3 and a half stars

Genre: Young Adult Contemporary
Publisher: Simon Pulse

Dimple Shah has it all figured out. With graduation behind her, she’s more than ready for a break from her family, from Mamma’s inexplicable obsession with her finding the “Ideal Indian Husband.” Ugh. Dimple knows they must respect her principles on some level, though. If they truly believed she needed a husband right now, they wouldn’t have paid for her to attend a summer program for aspiring web developers…right?

Rishi Patel is a hopeless romantic. So when his parents tell him that his future wife will be attending the same summer program as him—wherein he’ll have to woo her—he’s totally on board. Because as silly as it sounds to most people in his life, Rishi wants to be arranged, believes in the power of tradition, stability, and being a part of something much bigger than himself.

The Shahs and Patels didn’t mean to start turning the wheels on this “suggested arrangement” so early in their children’s lives, but when they noticed them both gravitate toward the same summer program, they figured, Why not?

Dimple and Rishi may think they have each other figured out. But when opposites clash, love works hard to prove itself in the most unexpected ways.

When Dimple Met Rishi is a cute contemporary read that slightly falters in its inclusion of storylines for secondary characters.

 What I loved most about this novel was watching Dimple and Rishi fall for each other while coming to term with who they are as vastly different individuals. Dimple struggles with her American identity versus her Indian identity while Rishi struggles with pleasing his parents and taking on the responsibility of being the firstborn son. Dimple is modern and Rishi is traditional, so their interactions and worldviews are interesting to read about as they clash and compromise.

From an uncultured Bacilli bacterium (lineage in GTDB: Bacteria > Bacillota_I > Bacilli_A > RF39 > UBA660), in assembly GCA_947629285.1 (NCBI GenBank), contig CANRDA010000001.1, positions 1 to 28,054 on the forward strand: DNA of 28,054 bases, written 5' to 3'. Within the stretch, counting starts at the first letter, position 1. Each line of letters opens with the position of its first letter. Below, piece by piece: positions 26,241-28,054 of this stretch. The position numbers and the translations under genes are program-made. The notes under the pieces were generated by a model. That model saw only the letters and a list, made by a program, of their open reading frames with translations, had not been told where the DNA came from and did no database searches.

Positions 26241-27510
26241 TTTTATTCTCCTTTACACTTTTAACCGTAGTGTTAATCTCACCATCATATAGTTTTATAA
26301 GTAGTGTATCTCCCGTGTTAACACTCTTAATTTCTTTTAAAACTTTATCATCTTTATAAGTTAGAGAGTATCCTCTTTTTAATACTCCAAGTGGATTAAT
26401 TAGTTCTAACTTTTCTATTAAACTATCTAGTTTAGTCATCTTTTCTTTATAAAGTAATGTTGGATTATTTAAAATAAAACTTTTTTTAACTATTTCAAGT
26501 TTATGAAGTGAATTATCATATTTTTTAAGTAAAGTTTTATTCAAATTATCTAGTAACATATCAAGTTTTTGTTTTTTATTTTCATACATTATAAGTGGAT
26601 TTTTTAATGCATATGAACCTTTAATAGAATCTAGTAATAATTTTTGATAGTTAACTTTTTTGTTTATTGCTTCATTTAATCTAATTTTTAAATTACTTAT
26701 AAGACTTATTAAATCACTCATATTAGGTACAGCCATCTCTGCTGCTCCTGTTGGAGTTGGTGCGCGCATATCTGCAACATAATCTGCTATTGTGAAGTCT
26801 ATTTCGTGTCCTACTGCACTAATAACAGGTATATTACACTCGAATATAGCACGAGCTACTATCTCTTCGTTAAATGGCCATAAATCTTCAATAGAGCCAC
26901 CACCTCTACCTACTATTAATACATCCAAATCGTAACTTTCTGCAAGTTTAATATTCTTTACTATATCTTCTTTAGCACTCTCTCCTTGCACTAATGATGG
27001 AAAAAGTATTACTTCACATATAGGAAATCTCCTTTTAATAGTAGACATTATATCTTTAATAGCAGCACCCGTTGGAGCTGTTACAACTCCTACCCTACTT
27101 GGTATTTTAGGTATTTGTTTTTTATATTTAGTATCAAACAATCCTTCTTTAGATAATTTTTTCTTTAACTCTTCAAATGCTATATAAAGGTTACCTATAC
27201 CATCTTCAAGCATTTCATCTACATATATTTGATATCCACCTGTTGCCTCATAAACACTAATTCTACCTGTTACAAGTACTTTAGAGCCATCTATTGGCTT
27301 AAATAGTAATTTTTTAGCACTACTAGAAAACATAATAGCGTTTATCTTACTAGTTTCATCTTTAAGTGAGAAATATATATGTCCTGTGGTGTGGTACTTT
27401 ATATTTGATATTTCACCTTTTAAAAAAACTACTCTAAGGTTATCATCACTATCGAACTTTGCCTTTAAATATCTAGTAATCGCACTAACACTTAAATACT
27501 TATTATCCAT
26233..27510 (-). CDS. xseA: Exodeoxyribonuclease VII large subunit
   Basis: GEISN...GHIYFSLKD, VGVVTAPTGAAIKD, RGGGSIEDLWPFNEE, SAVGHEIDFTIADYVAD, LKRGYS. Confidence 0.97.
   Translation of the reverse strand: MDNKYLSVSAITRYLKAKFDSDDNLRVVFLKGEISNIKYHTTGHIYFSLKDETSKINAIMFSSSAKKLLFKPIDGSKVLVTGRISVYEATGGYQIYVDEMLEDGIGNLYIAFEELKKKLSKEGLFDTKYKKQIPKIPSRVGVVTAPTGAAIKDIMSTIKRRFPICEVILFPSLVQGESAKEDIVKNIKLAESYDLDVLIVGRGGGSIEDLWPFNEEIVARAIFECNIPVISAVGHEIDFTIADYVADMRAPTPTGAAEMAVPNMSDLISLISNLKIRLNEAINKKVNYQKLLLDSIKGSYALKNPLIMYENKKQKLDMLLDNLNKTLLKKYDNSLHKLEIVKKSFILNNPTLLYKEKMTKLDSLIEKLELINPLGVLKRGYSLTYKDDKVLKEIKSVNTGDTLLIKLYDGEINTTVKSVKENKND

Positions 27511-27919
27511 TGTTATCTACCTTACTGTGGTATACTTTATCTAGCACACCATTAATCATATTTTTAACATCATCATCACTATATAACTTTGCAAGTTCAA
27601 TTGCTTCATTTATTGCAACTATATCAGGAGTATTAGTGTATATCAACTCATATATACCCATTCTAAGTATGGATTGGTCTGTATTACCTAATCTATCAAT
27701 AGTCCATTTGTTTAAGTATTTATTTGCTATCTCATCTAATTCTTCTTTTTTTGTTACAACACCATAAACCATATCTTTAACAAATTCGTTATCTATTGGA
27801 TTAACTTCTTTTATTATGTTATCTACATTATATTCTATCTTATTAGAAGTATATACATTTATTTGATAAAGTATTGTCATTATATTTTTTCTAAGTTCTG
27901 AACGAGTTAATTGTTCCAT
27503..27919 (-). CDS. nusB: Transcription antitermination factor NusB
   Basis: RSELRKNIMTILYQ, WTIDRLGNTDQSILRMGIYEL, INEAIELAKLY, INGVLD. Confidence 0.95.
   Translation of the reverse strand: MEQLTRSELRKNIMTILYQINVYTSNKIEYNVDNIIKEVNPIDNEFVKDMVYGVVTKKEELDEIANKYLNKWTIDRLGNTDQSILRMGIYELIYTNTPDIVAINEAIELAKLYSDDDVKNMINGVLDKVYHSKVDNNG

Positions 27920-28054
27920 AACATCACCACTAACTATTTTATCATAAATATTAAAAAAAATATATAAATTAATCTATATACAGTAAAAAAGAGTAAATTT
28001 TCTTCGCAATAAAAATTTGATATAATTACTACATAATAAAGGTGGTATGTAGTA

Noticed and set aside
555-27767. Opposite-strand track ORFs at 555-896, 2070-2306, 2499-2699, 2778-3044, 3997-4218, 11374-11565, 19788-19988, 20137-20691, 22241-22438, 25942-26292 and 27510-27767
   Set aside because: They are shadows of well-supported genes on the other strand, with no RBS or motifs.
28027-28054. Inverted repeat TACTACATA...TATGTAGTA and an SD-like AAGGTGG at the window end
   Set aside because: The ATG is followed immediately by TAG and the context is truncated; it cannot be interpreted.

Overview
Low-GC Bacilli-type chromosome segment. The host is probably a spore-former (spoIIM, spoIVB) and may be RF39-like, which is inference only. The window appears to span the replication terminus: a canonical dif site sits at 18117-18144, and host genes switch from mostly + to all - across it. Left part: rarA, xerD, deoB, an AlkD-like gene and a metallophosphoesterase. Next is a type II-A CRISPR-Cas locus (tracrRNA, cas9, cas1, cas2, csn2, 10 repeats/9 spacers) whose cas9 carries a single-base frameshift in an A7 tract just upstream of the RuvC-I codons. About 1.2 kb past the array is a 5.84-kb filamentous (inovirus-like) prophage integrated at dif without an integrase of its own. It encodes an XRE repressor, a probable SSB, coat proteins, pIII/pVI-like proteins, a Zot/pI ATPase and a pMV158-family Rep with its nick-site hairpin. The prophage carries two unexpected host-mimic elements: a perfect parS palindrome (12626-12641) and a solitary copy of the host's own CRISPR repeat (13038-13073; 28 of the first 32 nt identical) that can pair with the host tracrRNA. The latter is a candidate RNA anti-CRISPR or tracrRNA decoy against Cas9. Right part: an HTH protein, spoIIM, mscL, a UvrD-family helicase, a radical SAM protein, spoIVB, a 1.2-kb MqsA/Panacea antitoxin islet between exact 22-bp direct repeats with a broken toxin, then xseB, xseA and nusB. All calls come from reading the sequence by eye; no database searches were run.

Where this story falters is the inclusion of the secondary characters’ storylines. Dimple’s roommate, Celia, and Rishi’s brother, Ashish, get their own plot lines with about 100 pages left in the novel. At this point, I was only interested and invested in Dimple and Rishi. I found myself skimming the pages in hopes of returning to them. The ending felt long and convoluted because of these added plot lines. Dimple and Rishi’s friendship/romance is the best part of this novel. It’s realistic, adorable, and heartfelt. I loved every second they were together. I wish Menon had focused 100% of the book on them rather than try to include the other characters.

 The only other thing that bothered me was the inclusion of a talent show in the middle of a coding summer camp. I don’t understand how those two relate other than giving the characters something fun to do since watching people code an app isn’t very exciting or sexy.

 Overall, When Dimple met Rishi is a fun contemporary novel that’s a good time despite the few minor flaws. I would definitely recommend it to those looking for a cute and fun read.